US Championship: So and Naka score

3/30/2017 – The US Championship has started, and it brings three of the world's Top Ten, including Wesley So, Fabiano Caruana, and Hikaru Nakamura among others. While So defeated Shabalov in a fairly one-sided game, Nakamura overcame Robson with ease. In the women's event, Abrahamyan won well, while Zatonskih blundered into a mate. Report and analysis by Alexander Yermolinsky.

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By Alexander Yermolinsky

All photos by Lennart Ootes

Same time and same place for the 2017 edition of the United States Chess Championships. Springtime in St. Louis, Missouri. The Chess Club and Scholastic Center on Maryland Avenue resides among posh restaurants and boutique shops, and we have the same faces of the organizers and commentators, as well as the general chess hanger-ons in the crowd.

All seems the same, but look where we are now. The U.S. boasts the world's no. 2, no. 3 and no. 6 in Wesley So, Fabiano Caruana and  Hikaru Nakamura; last year we won a Chess Olympiad, and Jeffery Xiong crushed through the field at the World Juniors. Things are looking up for U.S. Chess like never before.

This year's Championship is laced with intrigue. Is Wesley So ready to take over as the nation's #1? Do Caruana and Nakamura have different ideas? How far behind is Xiong? Can Robson, Shankland and Naroditsky make a push into 2700 territory? Finally, is there any gas left in the tank for Kamsky and Onischuk?

Jeanne Sinquefield sounds the gong to start the round

Let's see if we can find any answers in Round One's games.

Wesley So vs Alexander Shabalov

[Event "ch-USA 2017"] [Site "Saint Louis USA"] [Date "2017.03.29"] [Round "1"] [White "So, W."] [Black "Shabalov, A."] [Result "1-0"] [ECO "D11"] [WhiteElo "2822"] [BlackElo "2556"] [Annotator "Alex Yermolinsky"] [PlyCount "57"] [EventDate "2017.03.29"] {Shabalov is the lowest seed in the field, but he earned the right to be there by virtue of winning yet another U.S. Open in 2016. King of the Opens he certainly is, Shabba is turning 50 this year, and it's getting harder and harder for him to compete with the young stars of today. The recipe of success remains the same - ultra-sharp attacking play. Question is, how to get it?} 1. c4 c6 2. Nf3 d5 3. e3 {This means Shabba won't get to play the Botvinnik Variation tonight.} Nf6 4. d4 Bg4 5. h3 Bf5 {A rare move, but often it leads to the same thing as} (5... Bh5 6. Nc3 e6 7. g4 {I'm not expert enough to discern the difference.}) 6. Nc3 e6 7. g4 Bg6 8. Ne5 Nbd7 9. Nxg6 hxg6 10. g5 $5 {The most resolute.} ({The other popular move,} 10. a3 {allows Black to play his pawn forward,} g5 {which maintains his knight on f6. The recent game Andreikin-Aronian, Tata Steel 2017 went to White's favor after} 11. Bd2 g6 12. Qf3 a6 13. Bd3 dxc4 {I'd blame this surrendering of the center for all bad things that happened to Levon in that game.} (13... Bg7 14. O-O-O Nb6 {looks more reliable.}) 14. Bxc4 b5 15. Bf1 c5 16. Bg2 Ra7 17. O-O Qb8 18. Rfd1 Be7 19. b4 $5 cxb4 20. axb4 Nb6 21. e4 {etc.}) 10... Ng8 11. h4 Ne7 12. Bd2 Nf5 { OK, the knight circled around to a nice square, and e3-e4 is now discouraged by the underprotected d4-pawn.} 13. Qg4 a6 ({I like} 13... Nb6 14. c5 Nd7 15. b4 b6 {White is not developed enough to contest the newly opening files on the Q-side, and, besides, his queen is AWOL.}) 14. O-O-O dxc4 {Once again, this plan. In many ways I understand why Shabalov chose it: true to his style he sought active play. The problem is, this typical Meran plan is supposed to liberate Bc8, which happened not to be there anymore.} ({The Chebanenko inspired} 14... b5 15. c5 {leaves Black real short of elbow room, as} e5 { accomplishes nothing but inviting White to play} 16. h5) 15. Bxc4 c5 (15... b5 16. Be2 c5 17. d5 {Black's light squares seem totally abandoned.}) 16. dxc5 { One of Wesley's great assets is his lack of fear of simplifications. He's confident he can overcome his opponents resistance in symmetrical structures, and he always does!} (16. d5 Ne5 17. Qe4 Nxc4 18. Qxc4 b5 19. Qe4 Nd6 20. Qc2 Qd7 {is tenable.}) 16... Bxc5 (16... Nxc5 17. Kb1 Qc7 {seems more harmonous, but, still, what's next?} 18. Be2 O-O-O 19. e4 Nd4 {gets busted by} 20. Nd5 $1) 17. Be2 Be7 18. Kb1 Qb6 $6 {This only helps White to unroll.} ({On the other hand,} 18... O-O 19. h5 {is suicidal}) 19. Na4 Qc7 20. Rc1 Qd6 21. Ba5 $1 Ne5 22. Qe4 Nc6 23. Rhd1 {Forceful and strong. White couldn't care less for the h4-pawn.} Rxh4 24. f4 Qb8 (24... Nxa5 {was worth trying if only because of the cute trap} 25. Rxd6 Nxd6 26. Qd4 Nc6 27. Qxg7 $2 ({White should win after} 27. Qb6) 27... Ne4 {and the queen is very short of squares.}) 25. Nb6 {This is it.} Nd6 26. Qa4 Ra7 27. Bf3 Nb5 28. Qc2 Qc7 29. Rd7 {Judging by this smooth effort Wesley So is not planning to slow down any time soon.} 1-0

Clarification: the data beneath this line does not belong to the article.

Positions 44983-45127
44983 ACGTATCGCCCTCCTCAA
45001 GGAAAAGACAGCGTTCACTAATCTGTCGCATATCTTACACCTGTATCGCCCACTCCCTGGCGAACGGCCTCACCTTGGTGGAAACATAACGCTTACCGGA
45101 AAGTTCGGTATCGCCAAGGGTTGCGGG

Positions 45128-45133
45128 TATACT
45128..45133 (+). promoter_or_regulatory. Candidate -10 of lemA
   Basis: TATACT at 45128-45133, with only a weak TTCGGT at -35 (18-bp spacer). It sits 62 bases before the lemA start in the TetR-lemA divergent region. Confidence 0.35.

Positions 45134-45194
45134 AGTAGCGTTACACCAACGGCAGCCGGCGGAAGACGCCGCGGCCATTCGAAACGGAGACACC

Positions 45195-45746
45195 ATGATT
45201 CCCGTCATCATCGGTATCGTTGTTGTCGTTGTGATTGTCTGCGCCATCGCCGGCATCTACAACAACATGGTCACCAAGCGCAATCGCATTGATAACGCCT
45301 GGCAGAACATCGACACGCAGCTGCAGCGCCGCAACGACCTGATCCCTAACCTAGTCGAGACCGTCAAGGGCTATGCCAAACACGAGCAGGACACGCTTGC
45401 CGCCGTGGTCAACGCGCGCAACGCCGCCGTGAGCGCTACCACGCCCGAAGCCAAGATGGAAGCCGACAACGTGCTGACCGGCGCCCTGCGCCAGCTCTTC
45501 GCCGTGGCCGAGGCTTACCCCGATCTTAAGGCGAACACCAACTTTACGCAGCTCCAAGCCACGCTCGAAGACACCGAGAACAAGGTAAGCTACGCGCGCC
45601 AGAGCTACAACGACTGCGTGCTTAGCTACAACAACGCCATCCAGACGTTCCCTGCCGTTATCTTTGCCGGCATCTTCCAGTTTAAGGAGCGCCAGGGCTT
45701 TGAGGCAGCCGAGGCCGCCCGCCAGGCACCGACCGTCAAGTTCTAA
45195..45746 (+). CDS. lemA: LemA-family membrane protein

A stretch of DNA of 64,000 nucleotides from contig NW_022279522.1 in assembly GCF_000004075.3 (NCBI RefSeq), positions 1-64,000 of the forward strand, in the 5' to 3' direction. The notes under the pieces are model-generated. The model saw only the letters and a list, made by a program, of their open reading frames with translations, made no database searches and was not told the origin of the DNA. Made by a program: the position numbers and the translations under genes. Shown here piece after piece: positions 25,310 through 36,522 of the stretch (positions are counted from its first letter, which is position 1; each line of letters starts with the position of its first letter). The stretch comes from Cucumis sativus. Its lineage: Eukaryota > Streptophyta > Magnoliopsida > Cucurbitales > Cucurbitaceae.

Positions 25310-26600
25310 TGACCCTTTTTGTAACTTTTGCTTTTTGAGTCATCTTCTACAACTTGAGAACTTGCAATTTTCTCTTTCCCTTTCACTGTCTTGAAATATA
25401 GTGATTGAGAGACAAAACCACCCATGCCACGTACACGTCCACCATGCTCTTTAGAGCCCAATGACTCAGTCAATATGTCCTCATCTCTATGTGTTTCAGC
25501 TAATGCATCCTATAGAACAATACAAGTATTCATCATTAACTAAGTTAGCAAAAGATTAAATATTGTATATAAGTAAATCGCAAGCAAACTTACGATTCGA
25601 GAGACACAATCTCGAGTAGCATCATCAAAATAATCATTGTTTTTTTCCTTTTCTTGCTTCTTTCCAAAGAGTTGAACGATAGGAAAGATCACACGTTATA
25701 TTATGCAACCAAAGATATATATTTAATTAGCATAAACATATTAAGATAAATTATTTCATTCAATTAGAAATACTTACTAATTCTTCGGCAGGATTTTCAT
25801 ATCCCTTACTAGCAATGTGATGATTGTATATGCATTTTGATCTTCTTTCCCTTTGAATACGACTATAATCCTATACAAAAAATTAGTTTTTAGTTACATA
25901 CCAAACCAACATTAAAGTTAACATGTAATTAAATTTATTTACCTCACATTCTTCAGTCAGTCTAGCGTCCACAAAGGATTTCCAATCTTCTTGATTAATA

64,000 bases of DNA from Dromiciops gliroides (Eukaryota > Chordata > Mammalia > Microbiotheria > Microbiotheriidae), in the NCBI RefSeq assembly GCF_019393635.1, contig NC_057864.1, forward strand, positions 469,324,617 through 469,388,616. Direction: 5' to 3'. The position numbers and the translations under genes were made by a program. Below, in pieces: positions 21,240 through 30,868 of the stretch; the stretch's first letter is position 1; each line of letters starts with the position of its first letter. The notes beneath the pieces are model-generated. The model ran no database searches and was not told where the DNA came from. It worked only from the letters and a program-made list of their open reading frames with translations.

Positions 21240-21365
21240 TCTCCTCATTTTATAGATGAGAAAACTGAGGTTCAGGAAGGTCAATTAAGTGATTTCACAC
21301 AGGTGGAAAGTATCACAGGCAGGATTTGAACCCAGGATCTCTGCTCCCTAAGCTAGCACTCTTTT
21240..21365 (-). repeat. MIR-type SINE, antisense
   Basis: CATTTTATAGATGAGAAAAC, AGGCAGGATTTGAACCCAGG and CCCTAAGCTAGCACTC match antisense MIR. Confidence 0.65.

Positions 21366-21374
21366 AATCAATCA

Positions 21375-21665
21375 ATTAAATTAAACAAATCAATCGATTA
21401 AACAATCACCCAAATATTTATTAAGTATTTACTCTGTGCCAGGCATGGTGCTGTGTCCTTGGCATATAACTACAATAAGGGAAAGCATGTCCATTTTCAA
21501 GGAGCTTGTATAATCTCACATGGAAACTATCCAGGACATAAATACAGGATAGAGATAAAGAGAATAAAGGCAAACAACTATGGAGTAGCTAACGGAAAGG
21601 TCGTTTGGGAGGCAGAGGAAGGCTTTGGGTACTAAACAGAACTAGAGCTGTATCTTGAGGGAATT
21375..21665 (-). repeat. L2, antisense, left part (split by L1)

Wesley So made it look easy beating an experienced fighter like Shabalov

Equally impressive was Hikaru's response.

Ray Robson vs Hikaru Nakamura